John C. Campbell Folk School

I discovered a wonderful place by way of my Pinterest account today. I Pinned a picture of a lady doing tapestry on what I thought at first was a backstrap loom.


This is the picture I pinned that lead me to the Folk School.

I followed the link to a Flickr page. There I discovered a wonderful place called John C. Campbell Folk School. I looked around on their Flickr page, found their profile, saw the website link, then after visiting the website, I added a new section to my blog — on the homepage of my blog — on the right side — see — sidebar — with heading called “CENTERS FOR HANDCRAFTING AND HOMESTEAD.”  Now there are links under that heading for this wonderful organization. I was so impressed after reading their history page on their website that I copied it below in this post to share with you all! They have open tours of the campus, and they have a gift shop where they sell items made at the school. They also have a history center that is free to visit.  The Folk School was named a Historic District with the National Register of Historic Places on August 22, 1983.

I wish I lived closer so I could go over and check it out now!  For now I will have to check it out online, you can too, and be sure to look at the menu titled “EXPLORE” on left side of screen, see the section called “Come for a Day” to see all the things you can do if you could go for a day! 

The Unique History was copied from the John C. Campbell Folk School page 


Folk School Founders, Olive Dame Campbell and Marguerite Butler

John C. Campbell, born in Indiana in 1867, and raised in Wisconsin, studied education and theology in New England. Like many other idealistic young people of his generation, he felt a calling to humanitarian work.

At the turn of the century, the Southern Appalachian region was viewed as a fertile field for educational and social missions. With his new bride, Olive Dame of Massachusetts, John undertook a fact-finding survey of social conditions in the mountains in 1908-1909. The Campbells outfitted a wagon as a traveling home and studied mountain life from Georgia to West Virginia.

While John interviewed farmers about their agricultural practices, Olive collected ancient Appalachian ballads and studied the handicrafts of the mountain people. Both were hopeful that the quality of life could be improved by education, and in turn, wanted to preserve and share with the rest of the world the wonderful crafts, techniques and tools that mountain people used in every day life.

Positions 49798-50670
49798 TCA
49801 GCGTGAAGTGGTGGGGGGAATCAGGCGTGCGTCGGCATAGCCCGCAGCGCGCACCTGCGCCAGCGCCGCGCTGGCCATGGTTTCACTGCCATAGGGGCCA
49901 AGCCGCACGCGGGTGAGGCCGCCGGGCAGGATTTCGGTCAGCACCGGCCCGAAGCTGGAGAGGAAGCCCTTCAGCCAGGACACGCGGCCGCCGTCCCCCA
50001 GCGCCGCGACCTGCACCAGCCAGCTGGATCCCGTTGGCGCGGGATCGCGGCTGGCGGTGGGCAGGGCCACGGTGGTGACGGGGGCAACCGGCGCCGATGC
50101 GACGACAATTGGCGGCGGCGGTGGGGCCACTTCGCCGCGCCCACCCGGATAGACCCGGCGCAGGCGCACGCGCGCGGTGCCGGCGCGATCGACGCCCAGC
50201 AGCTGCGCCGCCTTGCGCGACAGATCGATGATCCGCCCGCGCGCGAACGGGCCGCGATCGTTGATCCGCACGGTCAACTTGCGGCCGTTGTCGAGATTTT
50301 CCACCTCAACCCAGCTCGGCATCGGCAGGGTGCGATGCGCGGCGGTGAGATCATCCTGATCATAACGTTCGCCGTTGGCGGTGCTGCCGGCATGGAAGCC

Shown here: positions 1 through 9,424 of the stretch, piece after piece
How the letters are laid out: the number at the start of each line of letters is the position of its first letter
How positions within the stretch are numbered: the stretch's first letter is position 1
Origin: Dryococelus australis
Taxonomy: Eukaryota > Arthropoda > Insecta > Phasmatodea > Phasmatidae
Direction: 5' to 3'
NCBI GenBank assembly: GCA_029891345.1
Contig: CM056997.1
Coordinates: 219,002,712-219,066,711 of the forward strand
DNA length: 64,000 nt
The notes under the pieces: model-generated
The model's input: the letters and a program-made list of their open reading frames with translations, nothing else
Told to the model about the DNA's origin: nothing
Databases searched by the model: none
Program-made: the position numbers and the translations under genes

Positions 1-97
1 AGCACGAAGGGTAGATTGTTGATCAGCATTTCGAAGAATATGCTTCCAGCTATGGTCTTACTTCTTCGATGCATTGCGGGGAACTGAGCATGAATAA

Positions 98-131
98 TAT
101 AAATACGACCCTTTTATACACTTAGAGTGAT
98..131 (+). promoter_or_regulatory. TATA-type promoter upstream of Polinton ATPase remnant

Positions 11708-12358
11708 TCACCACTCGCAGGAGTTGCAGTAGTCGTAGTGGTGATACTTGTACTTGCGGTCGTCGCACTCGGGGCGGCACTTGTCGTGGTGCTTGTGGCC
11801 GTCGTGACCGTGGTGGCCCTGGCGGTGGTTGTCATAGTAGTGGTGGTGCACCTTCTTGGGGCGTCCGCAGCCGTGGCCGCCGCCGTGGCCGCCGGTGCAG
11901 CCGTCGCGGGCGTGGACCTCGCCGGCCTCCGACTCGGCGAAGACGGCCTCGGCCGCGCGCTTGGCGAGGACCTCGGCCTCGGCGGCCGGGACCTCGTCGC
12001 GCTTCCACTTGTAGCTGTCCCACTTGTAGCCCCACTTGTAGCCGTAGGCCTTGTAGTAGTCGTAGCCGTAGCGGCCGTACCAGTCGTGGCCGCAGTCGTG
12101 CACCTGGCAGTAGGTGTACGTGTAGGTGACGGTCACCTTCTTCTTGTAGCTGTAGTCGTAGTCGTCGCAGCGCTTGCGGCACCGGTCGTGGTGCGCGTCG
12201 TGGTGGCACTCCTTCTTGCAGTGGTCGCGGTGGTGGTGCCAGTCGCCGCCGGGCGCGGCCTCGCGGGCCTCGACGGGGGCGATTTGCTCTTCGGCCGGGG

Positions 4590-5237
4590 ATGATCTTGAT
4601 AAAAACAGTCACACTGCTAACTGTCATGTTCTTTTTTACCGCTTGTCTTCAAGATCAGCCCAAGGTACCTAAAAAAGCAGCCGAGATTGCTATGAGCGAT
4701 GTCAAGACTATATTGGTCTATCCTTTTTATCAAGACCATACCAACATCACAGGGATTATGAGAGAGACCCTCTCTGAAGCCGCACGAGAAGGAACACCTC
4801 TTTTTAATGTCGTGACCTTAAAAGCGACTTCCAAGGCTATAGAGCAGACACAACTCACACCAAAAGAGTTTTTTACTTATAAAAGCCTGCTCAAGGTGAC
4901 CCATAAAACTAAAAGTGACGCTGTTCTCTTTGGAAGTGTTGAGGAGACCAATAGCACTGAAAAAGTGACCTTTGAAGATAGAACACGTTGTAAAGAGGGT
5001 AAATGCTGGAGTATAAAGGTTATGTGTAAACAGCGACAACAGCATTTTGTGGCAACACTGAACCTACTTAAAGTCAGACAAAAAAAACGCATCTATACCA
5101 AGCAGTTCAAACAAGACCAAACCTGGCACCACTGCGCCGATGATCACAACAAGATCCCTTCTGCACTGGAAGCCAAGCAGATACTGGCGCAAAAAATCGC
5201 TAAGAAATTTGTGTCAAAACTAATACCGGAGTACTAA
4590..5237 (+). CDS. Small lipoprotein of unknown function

The folkehojskole (folk school) had long been a force in the rural life of Denmark. These schools for life helped transform the Danish countryside into a vibrant, creative force. The Campbells talked of establishing such a school in the rural southern United States as an alternative to the higher-education facilities that drew young people away from the family farm.

After John died in 1919, Olive and her friend Marguerite Butler traveled to Europe and studied folk schools in Denmark, Sweden and other countries. They returned to the U.S. full of purposeful energy and a determination to start such a school in Appalachia. They realized, more than many reformers of the day, that they could not impose their ideas on the mountain people. They would need to develop a genuine collaboration.

Several locations were under consideration for the experimental school. On an exploratory trip, Miss Butler discussed the idea with Fred O. Scroggs, Brasstown’s local storekeeper, saying that she would be back in a few weeks to determine if area residents had any interest in the idea. When she returned, it was to a meeting of over 200 people at the local church. The people of far west North Carolina enthusiastically pledged labor, building materials and other support.

In 1925, the Folk School began its work. Instruction at the Folk School has always been noncompetitive; there are no credits and no grades. Today, the Folk School offers a unique combination of rich history, beautiful mountain surroundings, and an atmosphere of living and learning together.

Read about our History Center.

A delivery of chairs. Photo circa 1925 from the Folk School archives.

These chairs were crafted by community members and donated to the Folk School during the 1920s. The chairmakers inscribed their family name on the backs of the chairs they made. Many of the chairs are still being used today.

Downtown Brasstown, North Carolina, circa 1925

Brasstown community members pose in front of Fred O. Scroggs’ store. Fred O. Scroggs donated the first 25 acres of land used to start the Folk School. Many community members filled out pledge cards, offering support in the form of labor, livestock — even day lilies for the grounds!

Keith House, John C. Campbell Folk School

Keith House, completed in 1929, is the hub of Folk School and Brasstown activity. In the Community Room, Folk School students and community members come together for concerts, contra dances, auctions and weekly displays of student work.

The Unique History was copied from the John C. Campbell Folk School page 



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